Libraries Pool Big Data Analytics InvestmentsBy Mike Vizard | Posted 2016-10-13 Email Print
Know the Risk: Digital Transformation's Impact on Your Business-Critical Applications REGISTER >
Ten libraries joined together to use a big data analytics service that applies fuzzy logic technology to card catalog data to identify patterns and trends.
By now, most public libraries are supposed to be defunct. The rise of search engines puts almost every type of document or book a simple click away. And yet, many libraries across the country continue to thrive.
A big reason for this is because many libraries have transformed to meet the needs of the digital age. Instead of simply stocking books on shelves, libraries now make use of the internet to create social experiences for their communities. It's not uncommon to see people from all walks of life pursuing a common interest in one activity or another at a local community library.
Of course, each local community is different. For a library to really serve its community, the leadership of that organization needs to have a firm grasp of how those needs and interests are evolving over time.
Fortunately for libraries, thanks to card catalogs based on the Dewey Decimal System, they all have access to one of the richest sources of structured data ever conceived. The challenge now is finding a way to turn all that data into actionable intelligence.
To achieve that goal, 10 midsize and large public libraries have joined together to make use of a big data analytics service that applies fuzzy logic technology to card catalog data to identify patterns and trends. Based on database technology developed by Fuzzy Logix—which is optimized for running a big data analytics application—the service itself is provided by CIVICtechnologies, a company that specializes in providing libraries with access to big data analytics.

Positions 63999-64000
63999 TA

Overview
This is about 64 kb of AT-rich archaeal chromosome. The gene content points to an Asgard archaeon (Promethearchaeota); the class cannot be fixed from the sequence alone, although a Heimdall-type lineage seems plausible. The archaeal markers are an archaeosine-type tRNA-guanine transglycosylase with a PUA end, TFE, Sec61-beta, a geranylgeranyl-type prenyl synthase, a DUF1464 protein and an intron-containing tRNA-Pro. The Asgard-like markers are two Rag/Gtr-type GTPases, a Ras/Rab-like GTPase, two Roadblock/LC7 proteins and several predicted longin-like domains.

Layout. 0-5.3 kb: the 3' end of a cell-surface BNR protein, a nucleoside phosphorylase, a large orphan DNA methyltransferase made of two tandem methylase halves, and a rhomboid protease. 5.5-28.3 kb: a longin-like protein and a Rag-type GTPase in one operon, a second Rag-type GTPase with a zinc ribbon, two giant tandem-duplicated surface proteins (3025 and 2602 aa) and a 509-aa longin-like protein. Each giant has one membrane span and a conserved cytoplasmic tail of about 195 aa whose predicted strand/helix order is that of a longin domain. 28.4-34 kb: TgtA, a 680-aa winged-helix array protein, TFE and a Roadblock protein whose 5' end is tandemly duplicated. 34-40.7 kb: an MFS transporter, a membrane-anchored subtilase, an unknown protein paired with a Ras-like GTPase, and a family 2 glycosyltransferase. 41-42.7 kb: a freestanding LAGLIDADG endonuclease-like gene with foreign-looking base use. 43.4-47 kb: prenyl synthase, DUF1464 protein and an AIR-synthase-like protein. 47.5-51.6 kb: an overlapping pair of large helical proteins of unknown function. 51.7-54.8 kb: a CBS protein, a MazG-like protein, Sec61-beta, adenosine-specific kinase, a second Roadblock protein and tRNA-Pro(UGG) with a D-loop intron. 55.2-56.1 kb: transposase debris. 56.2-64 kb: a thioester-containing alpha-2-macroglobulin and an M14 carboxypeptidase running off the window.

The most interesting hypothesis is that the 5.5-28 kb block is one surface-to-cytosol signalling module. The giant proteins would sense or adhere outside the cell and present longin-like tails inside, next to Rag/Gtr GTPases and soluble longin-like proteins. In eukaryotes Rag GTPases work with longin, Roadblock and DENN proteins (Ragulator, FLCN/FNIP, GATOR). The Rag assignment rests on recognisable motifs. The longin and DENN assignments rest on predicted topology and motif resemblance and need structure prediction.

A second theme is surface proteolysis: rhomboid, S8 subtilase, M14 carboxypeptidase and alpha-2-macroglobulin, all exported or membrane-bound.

Big Data Initiative Spans Multiple Libraries
Danielle Milam, development and planning director for the Las Vegas-Clark County Library District and Foundation, says this initiative spans multiple libraries using the service. With a little help from government grants, the cost of deploying big data analytics becomes a lot more affordable for public institutions operating with tight budgets.
More importantly, Milam adds, investing in analytics is a good business decision. "We look at this as a way to better connect with our community," she explains. "It's about market segmentation."
Armed with the insights gained via the CIVICtechnologies service, each library gains a deeper understanding of the demographic it is serving. In the case of the Las Vegas-Clark County Library District, the big data analytics service uncovered the fact that 76 percent of the community is made up of 21 distinct types of households. That information has changed both the offline and online resources the library promotes to various segments of the overall community.
For libraries, that ability to better target community interests translates into more credibility with voters when it comes time to lobby for funding, Milam points out.
Patrick Moorehead, an industry analyst with Futurum Research & Analysis, says that given the general shortage of data scientists, it's clear that organizations of all sizes need to find ways to pool big data resources. "The incentive to leverage resources is great," he says. "That's now ingrained in the big data analytics community."
Moorehead adds that the real challenge is that even when those big data analytics resources are found, making sense of all the data an organization has takes time.
Libraries, however, have one big advantage relating to any big data analytics applications: All the ontology work associated with creating the metadata that drives those applications has already been done.